EvGEdImp2 - Presented at ICMe-7, Working Group $ 4 Quebec,...

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Presented at ICMe-7, Working Group $4 Quebec, August 1992 Aspects of Radical Constructivism and its Educational Recommendations Ernst von Glasersfeld Scientific Reasoning Research Institute University of Massachusetts In the context of theories of knowledge, the name "radical constructivism" refers to an orientation that breaks with the Western epistemological tradition. It is an unconventional way of looking and therefore requires conceptual change. In particular, radical constructivism requires the change of several deeply rooted notions, such as knowledge, truth, representation, and reality. Because the dismantling of traditional ideas is never popular, proponents of radical constructivism are sometimes considered to be dangerous heretics. Some of the critics persist in disregarding conceptual differences that have been explicitly stated and point to contradictions that arise from their attempt to assimilate the constructivist view to traditional epistemological assumptions. This is analogous to interpreting a quantum-theoretical physics text with the concepts of a 19th- century corpuscular theory. It may be useful, therefore, to reiterate some points of our "post- epistemological" approach,I so that our discussion might have a better chance to start without misinterpretations. No Exit from Subjectivity Radical constructivsm is an attempt to develop a theory of knowing that is not made illusory from the outset by the traditional assumption that the cognizing activity should lead to a 'true' representation of a world that exists in itself and by itself independently of the cognizing agent Instead, radical constructivism assumes that the cognizing activity is instrumental and neither does nor can concern anything but the experiental world of the knower This I I ow thi, expression to \J Moddings who us~d it m a rc\icw of on~ of mv papfcrs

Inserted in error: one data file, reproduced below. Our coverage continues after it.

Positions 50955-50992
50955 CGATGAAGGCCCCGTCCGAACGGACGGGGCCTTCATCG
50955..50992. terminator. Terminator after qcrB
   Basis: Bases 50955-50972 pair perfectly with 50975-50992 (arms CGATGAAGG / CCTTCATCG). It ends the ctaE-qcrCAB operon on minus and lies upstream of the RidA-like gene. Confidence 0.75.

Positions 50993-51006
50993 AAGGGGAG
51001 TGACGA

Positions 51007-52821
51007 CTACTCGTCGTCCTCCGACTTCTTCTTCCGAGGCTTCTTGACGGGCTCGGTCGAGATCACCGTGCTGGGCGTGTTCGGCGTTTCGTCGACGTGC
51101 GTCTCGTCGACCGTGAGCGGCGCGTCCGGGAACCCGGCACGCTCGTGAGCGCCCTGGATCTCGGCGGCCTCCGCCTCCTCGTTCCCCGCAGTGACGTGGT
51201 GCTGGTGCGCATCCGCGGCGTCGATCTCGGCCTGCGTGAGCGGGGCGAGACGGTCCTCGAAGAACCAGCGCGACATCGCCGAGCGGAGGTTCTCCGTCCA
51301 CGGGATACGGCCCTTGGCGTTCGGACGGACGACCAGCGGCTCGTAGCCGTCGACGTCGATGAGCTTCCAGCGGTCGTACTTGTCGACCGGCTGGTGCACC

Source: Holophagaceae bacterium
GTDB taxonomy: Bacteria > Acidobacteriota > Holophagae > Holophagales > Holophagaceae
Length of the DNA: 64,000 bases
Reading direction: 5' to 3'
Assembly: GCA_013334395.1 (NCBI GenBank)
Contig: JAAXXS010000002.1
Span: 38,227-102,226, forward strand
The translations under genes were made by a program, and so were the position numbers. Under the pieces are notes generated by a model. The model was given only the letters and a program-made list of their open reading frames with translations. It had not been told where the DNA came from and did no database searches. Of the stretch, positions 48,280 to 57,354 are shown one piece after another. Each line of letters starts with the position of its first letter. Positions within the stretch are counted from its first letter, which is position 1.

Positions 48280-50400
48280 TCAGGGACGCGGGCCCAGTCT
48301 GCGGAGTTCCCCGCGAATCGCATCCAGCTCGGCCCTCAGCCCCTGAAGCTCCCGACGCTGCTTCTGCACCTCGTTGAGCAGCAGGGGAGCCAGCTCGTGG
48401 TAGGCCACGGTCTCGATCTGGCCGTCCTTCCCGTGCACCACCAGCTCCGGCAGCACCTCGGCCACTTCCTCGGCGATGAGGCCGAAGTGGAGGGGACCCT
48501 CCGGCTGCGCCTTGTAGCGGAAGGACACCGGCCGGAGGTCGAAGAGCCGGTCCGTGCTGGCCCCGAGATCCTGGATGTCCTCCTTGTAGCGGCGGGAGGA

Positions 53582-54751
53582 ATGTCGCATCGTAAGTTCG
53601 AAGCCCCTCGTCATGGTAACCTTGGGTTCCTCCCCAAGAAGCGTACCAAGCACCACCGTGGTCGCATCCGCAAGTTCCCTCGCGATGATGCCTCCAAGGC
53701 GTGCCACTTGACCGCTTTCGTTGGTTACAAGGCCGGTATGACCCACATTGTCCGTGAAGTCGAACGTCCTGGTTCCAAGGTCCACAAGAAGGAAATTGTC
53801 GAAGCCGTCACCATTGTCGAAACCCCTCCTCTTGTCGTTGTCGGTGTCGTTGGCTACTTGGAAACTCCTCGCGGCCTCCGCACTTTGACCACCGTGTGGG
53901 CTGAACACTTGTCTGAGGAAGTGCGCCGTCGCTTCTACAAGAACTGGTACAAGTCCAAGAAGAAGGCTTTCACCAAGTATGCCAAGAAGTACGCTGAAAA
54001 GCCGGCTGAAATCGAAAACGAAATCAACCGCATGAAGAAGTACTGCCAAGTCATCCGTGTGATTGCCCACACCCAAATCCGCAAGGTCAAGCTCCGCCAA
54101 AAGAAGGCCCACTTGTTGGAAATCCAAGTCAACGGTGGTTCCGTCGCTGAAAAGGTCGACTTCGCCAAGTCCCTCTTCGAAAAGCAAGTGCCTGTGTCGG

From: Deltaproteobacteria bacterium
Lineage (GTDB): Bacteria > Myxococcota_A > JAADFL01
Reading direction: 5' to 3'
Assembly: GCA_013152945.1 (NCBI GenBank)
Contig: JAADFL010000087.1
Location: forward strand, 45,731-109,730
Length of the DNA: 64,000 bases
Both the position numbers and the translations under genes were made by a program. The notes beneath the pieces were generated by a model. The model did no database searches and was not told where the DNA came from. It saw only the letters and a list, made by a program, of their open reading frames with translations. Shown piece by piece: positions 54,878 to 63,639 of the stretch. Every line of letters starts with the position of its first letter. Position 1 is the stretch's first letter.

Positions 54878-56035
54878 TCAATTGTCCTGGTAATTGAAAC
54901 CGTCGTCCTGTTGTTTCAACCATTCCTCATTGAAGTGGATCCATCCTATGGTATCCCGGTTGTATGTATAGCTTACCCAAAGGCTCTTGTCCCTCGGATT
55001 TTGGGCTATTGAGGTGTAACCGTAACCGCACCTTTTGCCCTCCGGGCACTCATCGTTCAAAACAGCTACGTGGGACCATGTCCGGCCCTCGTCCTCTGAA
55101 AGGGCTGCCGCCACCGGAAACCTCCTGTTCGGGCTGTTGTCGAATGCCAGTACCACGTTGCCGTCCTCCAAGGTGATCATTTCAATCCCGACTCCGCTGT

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experiential world is constituted and structured by the knower's own ways and means of perceiving and conceiving, and in this elementary sense it is always and irrevocably subjective. It is the knower who segments the manifold of experience into raw elementary particles, combines these to form viable 'things', abstracts concepts from them, relates them by means of conceptual relations, and thus constructs a relatively stable experiential reality. The viability of these concepts and constructs has a hierarchy of levels that begins with simple repeatability in the sensory-motor domain and turns, on levels of higher abstraction, into operational coherence, and ultimately concerns the non- contradictor~ness of the entire repertoire of conceptual structures. The statement that the construction of the experiential world is irrevocably subjective, has been interpreted as a declaration of solipsism and as the denial of any 'real' world. This is unwarranted. Constructivism has never denied an ulterior reality; it merely says that this reality is unknowable and that it makes no sense to speak of a representation of something that is inherently
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EvGEdImp2 - Presented at ICMe-7, Working Group $ 4 Quebec,...

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